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CHICAGO | Officers sitting in new Ford 2016 Police Interceptors patrol vehicles will have added defense mechanisms that could give them protection if they are being stalked by criminals.

The new model of the best-selling police vehicle has a surveillance mode feature that senses anyone walking up behind the car, alerts the driver, and automatically locks the doors and rolls up all four windows.

Ford turned to a panel of 25 law enforcement professionals from across the country to suggest improvements for the new Police Interceptor SUV, which was unveiled at the Chicago Auto Show by a K9 dog pulling the silk sheet off with its teeth amid a burst of camera flashes. About 4,000 Ford workers build the Interceptor—which is based on the Ford Explorer SUV—at the Chicago Assembly Plant in Hegewisch.

“This is a hometown Chicago vehicle, made on the South Side,” said Fritz Ahadi, general manager of Ford's Commercial and Government Sales Operations.

Sales have been strong. Ford’s two Police Interceptors—the other based on the Taurus sedan—captured 55 percent of the national market share last year, an 8 percent increase over the previous year, said Jonathan Honeycutt, police marketing manager. Ford has the best-selling police vehicle in 40 states, up six states over 2013.

The locally made vehicles are shipped across the United States and to more than 80 countries around the world. But many stay in the Chicago area, which is the epicenter of Ford’s commercial fleet business with major clients like McDonald’s, Walsh Construction, Walgreens and ComEd.

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Nearly 100 percent of the vehicle in the Chicago Police Department fleet are Police Interceptors, which have nearly 60 percent of the overall market share in Illinois.

“Ford’s success, whether to consumers or business or government agencies, all tie back to our fundamental drive to listen to our customers and deliver innovative products that exceed their expectations,” he said. “The Interceptor utility is a great proof point. Sedans traditionally dominated the police market, with the Ford Crown Victoria most popular among them. The Police Interceptor SUV changed the market. When it rolled out in 2012, it reinvented the segment. It disrupted the status quo.”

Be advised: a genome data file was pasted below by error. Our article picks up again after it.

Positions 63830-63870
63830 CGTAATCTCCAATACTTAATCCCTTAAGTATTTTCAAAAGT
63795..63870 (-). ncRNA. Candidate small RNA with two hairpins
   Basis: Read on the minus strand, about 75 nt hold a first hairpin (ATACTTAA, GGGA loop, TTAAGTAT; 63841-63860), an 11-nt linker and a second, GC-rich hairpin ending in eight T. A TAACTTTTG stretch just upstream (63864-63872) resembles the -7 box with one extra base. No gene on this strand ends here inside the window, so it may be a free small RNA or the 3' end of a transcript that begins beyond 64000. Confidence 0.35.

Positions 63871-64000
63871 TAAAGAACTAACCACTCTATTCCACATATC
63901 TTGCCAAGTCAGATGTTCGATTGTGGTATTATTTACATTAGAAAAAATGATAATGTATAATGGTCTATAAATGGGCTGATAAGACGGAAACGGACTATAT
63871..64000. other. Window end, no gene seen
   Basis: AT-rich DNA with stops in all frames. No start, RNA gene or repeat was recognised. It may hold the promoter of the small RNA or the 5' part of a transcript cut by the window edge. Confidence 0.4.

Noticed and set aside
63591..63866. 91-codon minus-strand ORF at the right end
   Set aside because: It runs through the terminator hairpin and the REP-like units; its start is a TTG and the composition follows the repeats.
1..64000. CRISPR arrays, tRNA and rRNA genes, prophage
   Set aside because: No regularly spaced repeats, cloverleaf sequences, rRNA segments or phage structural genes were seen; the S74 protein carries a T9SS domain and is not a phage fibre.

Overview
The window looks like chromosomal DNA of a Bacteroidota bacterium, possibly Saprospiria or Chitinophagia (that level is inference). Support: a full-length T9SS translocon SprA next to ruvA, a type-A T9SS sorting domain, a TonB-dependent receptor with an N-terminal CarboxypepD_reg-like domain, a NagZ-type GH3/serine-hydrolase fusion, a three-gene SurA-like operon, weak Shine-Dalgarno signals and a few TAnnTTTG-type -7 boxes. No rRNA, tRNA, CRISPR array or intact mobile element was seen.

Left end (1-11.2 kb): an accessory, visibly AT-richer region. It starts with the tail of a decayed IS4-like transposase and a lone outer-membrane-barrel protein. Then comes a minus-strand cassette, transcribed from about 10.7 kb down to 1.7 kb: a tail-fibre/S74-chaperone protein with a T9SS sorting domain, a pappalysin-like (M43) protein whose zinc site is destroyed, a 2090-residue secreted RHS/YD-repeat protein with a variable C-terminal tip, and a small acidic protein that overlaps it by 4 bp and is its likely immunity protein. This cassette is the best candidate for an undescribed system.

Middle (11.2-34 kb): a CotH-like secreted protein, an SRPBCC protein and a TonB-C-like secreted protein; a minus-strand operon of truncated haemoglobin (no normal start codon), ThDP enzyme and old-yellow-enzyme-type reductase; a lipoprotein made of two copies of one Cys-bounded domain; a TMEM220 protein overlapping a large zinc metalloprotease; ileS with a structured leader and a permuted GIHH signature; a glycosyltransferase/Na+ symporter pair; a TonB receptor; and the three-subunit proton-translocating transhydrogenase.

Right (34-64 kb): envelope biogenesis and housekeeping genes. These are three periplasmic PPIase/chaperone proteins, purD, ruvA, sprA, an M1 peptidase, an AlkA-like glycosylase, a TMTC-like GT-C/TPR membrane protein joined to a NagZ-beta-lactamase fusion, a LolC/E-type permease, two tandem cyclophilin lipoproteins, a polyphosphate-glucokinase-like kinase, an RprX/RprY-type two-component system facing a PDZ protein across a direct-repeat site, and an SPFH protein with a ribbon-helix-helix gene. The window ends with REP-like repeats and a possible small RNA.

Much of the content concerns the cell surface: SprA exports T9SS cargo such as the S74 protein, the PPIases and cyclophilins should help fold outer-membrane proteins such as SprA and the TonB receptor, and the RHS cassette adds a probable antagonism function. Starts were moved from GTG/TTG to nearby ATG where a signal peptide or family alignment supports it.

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Quoting “Blues Brothers,” Ahadi said Ford knew the Interceptor needed a “cop motor, cop tires and cop shocks,” but used police input to design other features that would help patrol officers.

The Interceptor has all-wheel drive, 365 horsepower and a six-speed transmission that stays in higher gears if it’s been speeding for a while, to help police with chases. The new model has a more aggressive look, a taller profile to give it more visibility and brighter lights on the sides to ensure that officers are safe from passing motorists during traffic stops, Honeycutt said.

The new model has plenty of room inside to carry a lot of equipment and also sensors that can give the pressure of each individual tire, so the driver knows when they’re going low.

“The Crown Vics was popular, but these vehicles take it to the next level,” Honeycutt said.

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Business Reporter

Joseph S. Pete is a Lisagor Award-winning business reporter who covers steel, industry, unions, the ports, retail, banking and more. The Indiana University grad has been with The Times since 2013 and blogs about craft beer, culture and the military.

Senior Copy Editor

Jeanette is a journalist with The Times Media Co. who has worked as both a reporter and editor. She has a master's degree in public affairs reporting from the University of Illinois at Springfield.